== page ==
Albania’s government will not give up the so-called ‘anti-defamation’ legislation, despite EU concerns over freedom of speech and press.
In an interview, Prime Minister Edi Rama claimed that the anti-defamation legislation he has been pushing was misrepresented by the media. “Of course we will go ahead with that law,” he added.
The anti-defamation legislation in question consists of amending 30 articles of the Law on Audiovisual Media and 4 articles on the Law on Electronic Communications. The changes were passed by the Albanian parliament on December 18, 2019. However, in January, President Ilir Meta returned the laws to the parliament, arguing they infringe upon freedom of speech.
On January 30, the government pushed back a second parliamentary vote on the laws to wait for an opinion from the Venice Commission, that was requested by the Council of Europe on January 23. Nonetheless, on February 3, one of the two amended laws was published by the government in the Official Gazette and went into force on February 18.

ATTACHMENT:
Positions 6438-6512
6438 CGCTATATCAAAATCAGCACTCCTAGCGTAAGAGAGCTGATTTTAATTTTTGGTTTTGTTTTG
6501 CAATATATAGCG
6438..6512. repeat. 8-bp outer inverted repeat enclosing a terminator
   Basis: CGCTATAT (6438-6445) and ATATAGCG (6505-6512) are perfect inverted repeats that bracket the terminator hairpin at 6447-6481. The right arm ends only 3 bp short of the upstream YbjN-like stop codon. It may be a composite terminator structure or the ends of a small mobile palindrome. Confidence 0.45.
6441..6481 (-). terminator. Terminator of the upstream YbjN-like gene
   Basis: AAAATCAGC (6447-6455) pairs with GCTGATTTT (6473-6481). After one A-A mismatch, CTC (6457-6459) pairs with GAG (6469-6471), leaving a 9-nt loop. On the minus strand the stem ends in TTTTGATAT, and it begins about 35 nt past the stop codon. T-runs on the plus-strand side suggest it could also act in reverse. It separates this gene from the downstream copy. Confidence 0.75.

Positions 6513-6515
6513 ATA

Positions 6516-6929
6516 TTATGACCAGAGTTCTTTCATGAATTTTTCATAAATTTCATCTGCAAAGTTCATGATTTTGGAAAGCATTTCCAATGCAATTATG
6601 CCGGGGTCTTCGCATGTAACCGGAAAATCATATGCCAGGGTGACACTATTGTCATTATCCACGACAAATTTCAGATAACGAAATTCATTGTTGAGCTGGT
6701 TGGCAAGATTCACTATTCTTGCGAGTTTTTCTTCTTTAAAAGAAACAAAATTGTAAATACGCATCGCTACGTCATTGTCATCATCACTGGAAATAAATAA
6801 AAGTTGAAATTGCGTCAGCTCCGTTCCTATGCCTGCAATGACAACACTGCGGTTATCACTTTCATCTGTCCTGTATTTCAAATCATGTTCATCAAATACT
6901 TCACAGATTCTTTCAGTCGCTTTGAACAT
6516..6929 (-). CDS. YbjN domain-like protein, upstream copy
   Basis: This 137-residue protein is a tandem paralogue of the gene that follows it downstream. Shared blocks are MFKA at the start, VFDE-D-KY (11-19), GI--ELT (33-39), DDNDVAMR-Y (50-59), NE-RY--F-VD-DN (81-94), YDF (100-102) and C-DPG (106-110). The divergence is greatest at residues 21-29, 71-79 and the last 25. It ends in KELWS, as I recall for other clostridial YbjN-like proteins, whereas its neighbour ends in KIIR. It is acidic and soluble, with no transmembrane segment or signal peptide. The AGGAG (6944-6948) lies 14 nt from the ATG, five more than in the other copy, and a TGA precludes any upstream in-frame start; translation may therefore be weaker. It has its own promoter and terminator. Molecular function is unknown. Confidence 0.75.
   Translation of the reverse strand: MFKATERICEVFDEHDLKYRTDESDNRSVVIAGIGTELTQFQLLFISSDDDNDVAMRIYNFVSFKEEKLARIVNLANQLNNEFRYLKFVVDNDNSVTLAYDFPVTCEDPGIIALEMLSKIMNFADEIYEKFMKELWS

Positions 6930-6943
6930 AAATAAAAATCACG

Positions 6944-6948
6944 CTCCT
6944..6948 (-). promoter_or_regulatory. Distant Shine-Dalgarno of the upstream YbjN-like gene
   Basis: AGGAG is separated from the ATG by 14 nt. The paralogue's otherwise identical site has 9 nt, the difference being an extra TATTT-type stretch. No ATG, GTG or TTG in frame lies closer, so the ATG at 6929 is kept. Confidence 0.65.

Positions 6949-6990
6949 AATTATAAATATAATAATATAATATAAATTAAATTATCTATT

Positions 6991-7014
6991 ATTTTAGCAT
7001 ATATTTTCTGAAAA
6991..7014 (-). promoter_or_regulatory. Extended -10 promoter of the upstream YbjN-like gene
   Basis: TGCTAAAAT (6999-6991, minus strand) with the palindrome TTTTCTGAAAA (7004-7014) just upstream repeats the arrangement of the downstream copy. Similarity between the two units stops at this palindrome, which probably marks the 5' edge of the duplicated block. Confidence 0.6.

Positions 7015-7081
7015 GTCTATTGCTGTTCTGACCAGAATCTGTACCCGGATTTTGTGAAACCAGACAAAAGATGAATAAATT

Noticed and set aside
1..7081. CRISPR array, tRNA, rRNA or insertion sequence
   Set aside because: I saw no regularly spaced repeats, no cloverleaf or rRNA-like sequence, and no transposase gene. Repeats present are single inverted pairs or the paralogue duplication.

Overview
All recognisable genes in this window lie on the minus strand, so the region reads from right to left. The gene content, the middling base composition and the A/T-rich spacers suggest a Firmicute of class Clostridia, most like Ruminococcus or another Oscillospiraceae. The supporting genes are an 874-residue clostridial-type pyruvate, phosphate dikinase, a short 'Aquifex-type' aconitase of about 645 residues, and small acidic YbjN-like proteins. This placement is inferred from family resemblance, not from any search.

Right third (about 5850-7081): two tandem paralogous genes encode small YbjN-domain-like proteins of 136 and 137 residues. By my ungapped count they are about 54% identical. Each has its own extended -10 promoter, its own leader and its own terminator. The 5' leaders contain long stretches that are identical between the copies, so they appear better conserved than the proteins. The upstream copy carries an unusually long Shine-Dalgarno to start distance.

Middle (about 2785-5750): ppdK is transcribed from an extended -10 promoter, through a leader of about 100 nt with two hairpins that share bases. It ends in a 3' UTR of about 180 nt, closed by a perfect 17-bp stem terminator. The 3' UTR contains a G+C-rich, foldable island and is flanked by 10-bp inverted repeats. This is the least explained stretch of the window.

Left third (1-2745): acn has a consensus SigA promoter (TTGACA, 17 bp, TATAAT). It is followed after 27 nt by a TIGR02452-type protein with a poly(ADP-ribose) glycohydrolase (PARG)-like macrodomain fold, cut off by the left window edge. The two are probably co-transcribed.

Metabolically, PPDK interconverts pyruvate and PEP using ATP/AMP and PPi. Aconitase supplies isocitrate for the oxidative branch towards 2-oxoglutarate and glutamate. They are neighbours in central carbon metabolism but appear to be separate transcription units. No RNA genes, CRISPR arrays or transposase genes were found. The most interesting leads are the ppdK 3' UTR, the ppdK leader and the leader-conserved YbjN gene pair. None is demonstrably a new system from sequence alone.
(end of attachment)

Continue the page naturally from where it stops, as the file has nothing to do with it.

The Venice Commission was expected to give its opinion on the anti-defamation laws on March 20, but the date was pushed back indefinitely due to the coronavirus pandemic.
CoE Human Rights Commissioner Dunja Mijatovic, Reporters Without Borders, Committee to Protect Journalists, European Federation of Journalists, CoE, European Centre for Press and Media Freedom, ARTICLE 19, MEP David Lega, the EU Delegation in Tirana, the OSCE, German politician Doris Pack, and countless other citizens, journalists, activists, members of the public both in Albania and abroad, and the Albanian Ombudsman have come out against the law.
The government’s anti-defamation package was also cited as a threat to media freedom in annual reports from Reporters without Borders (RSF) and the Council of Europe.